-- Kim McGaw

While I always want to please the client, I've learned to be careful with what information I give out. Our true clients are, in fact, the ones who attend our speaking events. About six years ago, I got the same request and printed out the details for a client. My document was photocopied and passed out to their trainers, who simply recreated my presentation for their trainers nationwide and cut me out of the deal. (My handouts, evidently, had a five-year run.)

If I were to do it over again, I'd let them know the rest of the information is proprietary and just for workshop attendees. However, you just happen to have a CD/MP3 of your lecture and that you take cash, checks, and credit cards. :)

-- Tom Terrific

While there might be an inclination to be afraid of giving away your entire PPT program, that's exactly what Tom Peters does. If they want to copy it, they could certainly take your handouts and just redo them.

There is no such thing as being 100% sure no one will steal your program. With today's recorders and digital world, anything can be copied and shared. I'd be flattered that anyone would want to see my program again.

Dishonest people will always be dishonest. You can't stop them.

Another factor to consider is that your program should only be at most 50% PPT. The rest should be stories and examples and audience participation.

I like to use create PPT programs that are more like TV. You rarely see PPT bullets on most TV shows -- it's 99% visual.

-- Maye Musk

Many times my handouts are my PPT slides, 3 or 6 slides to a page, so I have no problem with giving clients copies. Even if the handout is simpler, I email my presentation to the client so I don't need to carry a laptop. They could easily copy the presentation if they wanted to.

-- Larry Mersereau

I give them a watered-down version of my presentation. I have a number of slides that are proprietary (mine and mine alone), and I don't give those to anyone. I design a lot of ads and promo pieces to include in the presentations, often with stock photography that I paid for (and that they would not have the right to use). I leave those out. They get the basic shell, meaning: the same stuff that was in the handout anyway. But hey, they're happy -- they got a PPT file!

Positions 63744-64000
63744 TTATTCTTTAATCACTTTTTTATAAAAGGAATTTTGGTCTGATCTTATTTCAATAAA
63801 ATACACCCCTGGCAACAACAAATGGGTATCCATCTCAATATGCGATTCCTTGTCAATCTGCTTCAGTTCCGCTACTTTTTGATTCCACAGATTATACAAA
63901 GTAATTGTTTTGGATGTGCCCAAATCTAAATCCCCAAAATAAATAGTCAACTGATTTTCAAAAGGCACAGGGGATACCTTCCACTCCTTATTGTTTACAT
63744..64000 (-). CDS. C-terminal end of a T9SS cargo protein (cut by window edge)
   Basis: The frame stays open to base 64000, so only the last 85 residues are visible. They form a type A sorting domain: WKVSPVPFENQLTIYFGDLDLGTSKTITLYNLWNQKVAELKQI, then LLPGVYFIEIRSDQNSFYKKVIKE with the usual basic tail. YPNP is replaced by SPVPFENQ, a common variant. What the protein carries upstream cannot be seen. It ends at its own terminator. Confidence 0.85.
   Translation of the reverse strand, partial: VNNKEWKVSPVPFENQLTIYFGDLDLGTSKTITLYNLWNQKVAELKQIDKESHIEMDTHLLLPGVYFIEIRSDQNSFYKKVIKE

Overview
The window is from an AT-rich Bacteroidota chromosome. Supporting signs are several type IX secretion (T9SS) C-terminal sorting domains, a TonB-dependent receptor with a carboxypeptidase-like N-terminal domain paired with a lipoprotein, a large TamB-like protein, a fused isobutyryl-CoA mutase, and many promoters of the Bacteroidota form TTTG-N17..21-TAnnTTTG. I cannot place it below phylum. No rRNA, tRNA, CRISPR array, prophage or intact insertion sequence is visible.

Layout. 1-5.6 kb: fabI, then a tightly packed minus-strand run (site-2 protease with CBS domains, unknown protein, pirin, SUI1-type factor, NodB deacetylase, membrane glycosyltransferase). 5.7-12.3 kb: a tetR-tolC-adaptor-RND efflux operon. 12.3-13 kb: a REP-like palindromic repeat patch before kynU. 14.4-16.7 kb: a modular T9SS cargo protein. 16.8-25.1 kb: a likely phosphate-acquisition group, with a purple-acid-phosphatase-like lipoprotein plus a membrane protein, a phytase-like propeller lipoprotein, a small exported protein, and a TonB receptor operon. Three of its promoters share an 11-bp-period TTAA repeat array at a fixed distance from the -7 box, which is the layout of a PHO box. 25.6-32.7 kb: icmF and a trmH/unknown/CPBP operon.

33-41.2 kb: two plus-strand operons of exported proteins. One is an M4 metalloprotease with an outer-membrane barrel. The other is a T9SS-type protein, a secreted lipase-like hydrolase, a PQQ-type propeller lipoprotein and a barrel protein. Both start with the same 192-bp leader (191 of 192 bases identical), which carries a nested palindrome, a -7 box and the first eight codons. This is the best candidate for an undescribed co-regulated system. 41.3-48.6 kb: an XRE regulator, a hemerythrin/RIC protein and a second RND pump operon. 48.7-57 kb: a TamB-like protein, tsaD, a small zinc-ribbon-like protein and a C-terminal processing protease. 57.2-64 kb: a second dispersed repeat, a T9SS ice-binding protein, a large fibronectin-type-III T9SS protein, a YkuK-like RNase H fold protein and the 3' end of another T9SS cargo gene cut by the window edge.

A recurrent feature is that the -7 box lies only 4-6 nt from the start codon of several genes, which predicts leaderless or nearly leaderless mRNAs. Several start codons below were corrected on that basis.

-- John Putzier

This has happened to me quite a bit. In fact, I have even had readers of my books ask for help in presenting my content to their companies, and I have provided them with my PPT slides for that as well.

My philosophy may be a little different from some in that I do not copyright anything, and give away my materials freely. If someone wants to "steal my shtick," let them. Shame on me if my style and content aren't fresh and different. The way I look at it, if someone wants my slides, that's a compliment, and it gets my message out there. Yes, some people will use it for less than honorable purposes or motivations, but for every one of them, I have to believe there are many others preaching the word on my behalf.

-- Wanda Loskot

It always annoyed me that people used (rather frequently) my presentation as a template for their own stuff. So no, if I need to share my PPT with someone, I give them the PDF version. They can still read every word and print it but it is not possible to copy my work in PPT.

-- Lorri Allen

Most requests for your PPT may be innocent enough, but to me, giving away your material electronically is giving away too much. I have video clips that only I have permission to use, as well as my own original copyrighted information. I handle it by saying to the meeting planner, "The handout is value-added, with much more content and more resources than my PPT." It seems to work.

-- Susan Fee

I too receive requests for my PPT presentation even though I have provided handouts. I always provide it. It's one more positive contact and I know that even if they reference my material, they can never duplicate my delivery. It's also another topic entry into following up with a client.

SpeakerNet News is produced by Rebecca Morgan and Ken Braly. It is not affiliated with the National Speakers Association. Send comments or suggestions